Fixing my classes with NDepend Graph View

NDepend's 2020 release has a new Dependency Graph view. I am keen to try it out, and I just have the prefect project for the test. In this post I will use the Dependency Graph view on one of my most 'messy' projects. The project is started as a Proof Of Concept (POC), then I based 3 other Proof Of Concept apps on it.

This made all namespaces, dependencies and responsibilities mixed. The Visual Studio solution consists of three projects. An ASP.NET Core project of the chatbot implementation, an Azure Functions project for managing IoT devices and a shared library project common types.

NDepend has a VS Extension, which streamlines work a lot, but at the same time it also has standalone executable, which does not require installation. I like these apps, because I can just drop them to my \tools folder and use them as needed. Once I notice that I use an app extensively for a period of time, I can install the VS Extension.

Dependency Graph First View

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Distributed Tracing with gRPC and OpenTelemetry

This blog post demonstrates distributed tracing for gRPC calls using OpenTelemetry. Application Insights and Zipkin exporters and services are used for visualizing spans.

gRPC is http based protocol. The client uses HttpClient to send requests, while the ASP.NET Core service is using standard HTTP pipeline to process requests and return responses. Both HttpClient and the HTTP pipeline are instrumented with System.Daignostics.DiagnosticListener. DiagnosticListener enables to subscribe to emitted events and activities. While events indicate a point in time notification, activities can describe a time interval. Both may use additional metadata attributes to describe the event or the time span.

For the collection of these events, I am going to use OpenTelemetry's C# client, version 0.2.0-alpha.179 at the time of writing this post.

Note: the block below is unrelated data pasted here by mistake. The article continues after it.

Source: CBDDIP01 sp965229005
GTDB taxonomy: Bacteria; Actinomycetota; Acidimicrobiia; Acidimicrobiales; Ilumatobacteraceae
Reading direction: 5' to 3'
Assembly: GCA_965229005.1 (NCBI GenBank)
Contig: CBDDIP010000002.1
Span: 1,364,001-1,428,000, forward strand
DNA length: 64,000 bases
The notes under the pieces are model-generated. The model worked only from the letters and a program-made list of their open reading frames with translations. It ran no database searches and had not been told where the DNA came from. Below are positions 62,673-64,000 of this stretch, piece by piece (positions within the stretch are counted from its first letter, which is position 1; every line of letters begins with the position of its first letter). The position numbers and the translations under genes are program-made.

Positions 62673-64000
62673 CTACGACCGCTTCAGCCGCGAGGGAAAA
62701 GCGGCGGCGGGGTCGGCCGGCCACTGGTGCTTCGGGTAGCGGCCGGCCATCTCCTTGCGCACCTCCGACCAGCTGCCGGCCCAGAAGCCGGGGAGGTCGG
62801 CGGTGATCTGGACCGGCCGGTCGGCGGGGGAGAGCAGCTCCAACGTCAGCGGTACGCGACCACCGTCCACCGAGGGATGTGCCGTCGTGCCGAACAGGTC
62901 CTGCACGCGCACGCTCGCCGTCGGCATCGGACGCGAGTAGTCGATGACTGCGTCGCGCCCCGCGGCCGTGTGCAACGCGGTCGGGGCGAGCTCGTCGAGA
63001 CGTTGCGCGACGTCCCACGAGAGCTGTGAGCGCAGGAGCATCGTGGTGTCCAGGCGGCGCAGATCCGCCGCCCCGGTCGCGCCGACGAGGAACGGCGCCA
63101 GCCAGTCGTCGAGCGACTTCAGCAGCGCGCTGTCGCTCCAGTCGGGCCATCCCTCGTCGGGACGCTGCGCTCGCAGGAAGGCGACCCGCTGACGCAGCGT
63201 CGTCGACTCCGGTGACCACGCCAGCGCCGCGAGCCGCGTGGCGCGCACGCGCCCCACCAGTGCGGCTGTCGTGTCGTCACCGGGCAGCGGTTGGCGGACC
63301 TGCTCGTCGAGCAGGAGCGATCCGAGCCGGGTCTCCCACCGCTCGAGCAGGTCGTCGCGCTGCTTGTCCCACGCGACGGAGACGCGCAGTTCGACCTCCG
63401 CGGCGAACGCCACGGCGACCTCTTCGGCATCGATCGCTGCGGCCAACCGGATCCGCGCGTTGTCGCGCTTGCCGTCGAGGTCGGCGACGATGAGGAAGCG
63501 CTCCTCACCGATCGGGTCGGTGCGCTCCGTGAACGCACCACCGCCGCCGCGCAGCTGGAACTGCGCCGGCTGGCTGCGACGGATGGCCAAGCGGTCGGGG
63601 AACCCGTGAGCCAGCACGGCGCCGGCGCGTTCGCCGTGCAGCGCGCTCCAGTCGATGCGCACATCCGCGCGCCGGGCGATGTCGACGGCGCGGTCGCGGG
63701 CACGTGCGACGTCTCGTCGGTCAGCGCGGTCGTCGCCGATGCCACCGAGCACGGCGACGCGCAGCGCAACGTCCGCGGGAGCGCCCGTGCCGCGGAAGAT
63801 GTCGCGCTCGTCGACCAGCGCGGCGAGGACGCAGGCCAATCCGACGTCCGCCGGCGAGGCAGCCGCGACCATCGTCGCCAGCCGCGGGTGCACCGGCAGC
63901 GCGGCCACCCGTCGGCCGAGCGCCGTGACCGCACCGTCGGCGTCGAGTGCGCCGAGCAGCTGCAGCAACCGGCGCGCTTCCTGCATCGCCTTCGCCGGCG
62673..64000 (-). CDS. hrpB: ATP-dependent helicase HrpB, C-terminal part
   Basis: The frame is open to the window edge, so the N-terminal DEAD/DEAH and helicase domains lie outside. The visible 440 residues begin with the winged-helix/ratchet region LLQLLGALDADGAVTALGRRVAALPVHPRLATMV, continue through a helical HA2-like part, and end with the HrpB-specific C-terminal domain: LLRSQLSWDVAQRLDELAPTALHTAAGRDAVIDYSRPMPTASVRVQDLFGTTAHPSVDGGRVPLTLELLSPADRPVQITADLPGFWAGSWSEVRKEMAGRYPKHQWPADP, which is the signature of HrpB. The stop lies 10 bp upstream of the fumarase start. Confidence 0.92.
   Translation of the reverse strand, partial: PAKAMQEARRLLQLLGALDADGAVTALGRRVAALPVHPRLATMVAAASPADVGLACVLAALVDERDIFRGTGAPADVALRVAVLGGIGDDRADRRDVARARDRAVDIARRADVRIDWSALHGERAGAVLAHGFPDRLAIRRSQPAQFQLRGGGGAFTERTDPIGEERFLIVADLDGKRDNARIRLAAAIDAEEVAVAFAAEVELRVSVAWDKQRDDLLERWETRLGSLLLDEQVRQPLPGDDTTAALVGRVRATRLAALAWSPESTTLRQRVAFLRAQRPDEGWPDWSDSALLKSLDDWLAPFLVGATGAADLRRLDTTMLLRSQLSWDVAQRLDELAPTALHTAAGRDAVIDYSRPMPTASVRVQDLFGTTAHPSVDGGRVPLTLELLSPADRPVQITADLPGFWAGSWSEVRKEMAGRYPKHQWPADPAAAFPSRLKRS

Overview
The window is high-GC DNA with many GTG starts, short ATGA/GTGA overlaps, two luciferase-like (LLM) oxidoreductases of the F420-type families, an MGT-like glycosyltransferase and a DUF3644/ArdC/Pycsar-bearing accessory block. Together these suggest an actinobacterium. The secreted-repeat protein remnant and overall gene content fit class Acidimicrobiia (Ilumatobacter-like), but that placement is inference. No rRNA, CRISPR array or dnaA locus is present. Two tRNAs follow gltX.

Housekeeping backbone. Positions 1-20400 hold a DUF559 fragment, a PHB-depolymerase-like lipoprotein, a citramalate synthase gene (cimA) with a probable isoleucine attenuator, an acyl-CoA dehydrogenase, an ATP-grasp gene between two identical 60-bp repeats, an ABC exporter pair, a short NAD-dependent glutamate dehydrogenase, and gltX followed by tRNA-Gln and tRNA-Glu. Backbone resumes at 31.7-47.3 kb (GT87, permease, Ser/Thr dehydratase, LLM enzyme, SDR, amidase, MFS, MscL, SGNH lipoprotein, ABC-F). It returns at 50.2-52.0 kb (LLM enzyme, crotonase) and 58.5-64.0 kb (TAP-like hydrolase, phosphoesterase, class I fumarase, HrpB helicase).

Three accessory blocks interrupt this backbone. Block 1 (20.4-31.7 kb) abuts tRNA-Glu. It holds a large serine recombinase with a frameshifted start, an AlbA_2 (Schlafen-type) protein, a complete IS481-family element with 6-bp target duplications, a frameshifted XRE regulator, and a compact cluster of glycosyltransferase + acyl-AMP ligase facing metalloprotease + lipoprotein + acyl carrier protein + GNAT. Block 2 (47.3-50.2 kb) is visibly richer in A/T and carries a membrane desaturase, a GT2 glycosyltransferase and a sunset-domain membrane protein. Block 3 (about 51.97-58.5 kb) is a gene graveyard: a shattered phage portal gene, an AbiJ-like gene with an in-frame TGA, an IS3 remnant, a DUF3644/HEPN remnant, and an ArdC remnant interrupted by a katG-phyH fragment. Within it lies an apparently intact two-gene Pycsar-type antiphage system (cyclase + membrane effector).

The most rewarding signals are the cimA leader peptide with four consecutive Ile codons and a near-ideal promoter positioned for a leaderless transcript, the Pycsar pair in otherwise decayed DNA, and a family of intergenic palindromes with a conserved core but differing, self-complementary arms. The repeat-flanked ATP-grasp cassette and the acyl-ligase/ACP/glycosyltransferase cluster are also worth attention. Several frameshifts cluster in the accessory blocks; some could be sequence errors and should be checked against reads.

In this post, I will have a .net core console application as the client and an ASP.NET Core 3.1 service as the server.

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False Cache Sharing with Spans


False cache sharing is a leaky abstraction of the CPU cache. CPUs cache memory in cache lines. Typically a cache line is 64 bytes long. That means when a single byte is required from the memory, the CPU rather brings in a full cache line, 64 bytes of data. This is beneficial from spatial/temporal locality principals. CPU cache is usually hierarchical, it has L1, L2 and L3 levels, each different size and speed. L1 and L2 is owned by the actual processor core, while L3 is a shared cache among all CPU cores.

You can find more details on CPU caching and false sharing in Pro .Net Memory Management by Konrak Kokosa.

Lower cache level being owned by the actual CPU cores means that when a data is modified in a cache line, it has to synchronize with other cores sharing the same cache line. This can have a negative performance effect: even in a synchronization free (at application code level) multithreaded application, the CPU cache might become a bottleneck by keeping their cache lines up-to-date.

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Even or Odd


One of the typical interview questions is deciding about a number if it is even or odd. The task usually goes by given a integer (or array of integers), return a bool (or array of bools) indicating if the number is odd or even.

A typical solution to the problem is using integer remainder operator:

public bool IntegerRemainder(int i) => i % 2 != 0;

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The Knapsack Problem with Hardware Intrinsics


I would like to thank Kristof for reviewing this post. He gave me great ideas to further discover the problem and to have a better understanding on AVX. Thank you, Kristof.

Introduction to the Problem

The Knapsack problem is an optimization task: given a set of items, each with a weight and a value, create a subset of these items so that their total weight is less than or equal to a given limit, and their total value is maximized.

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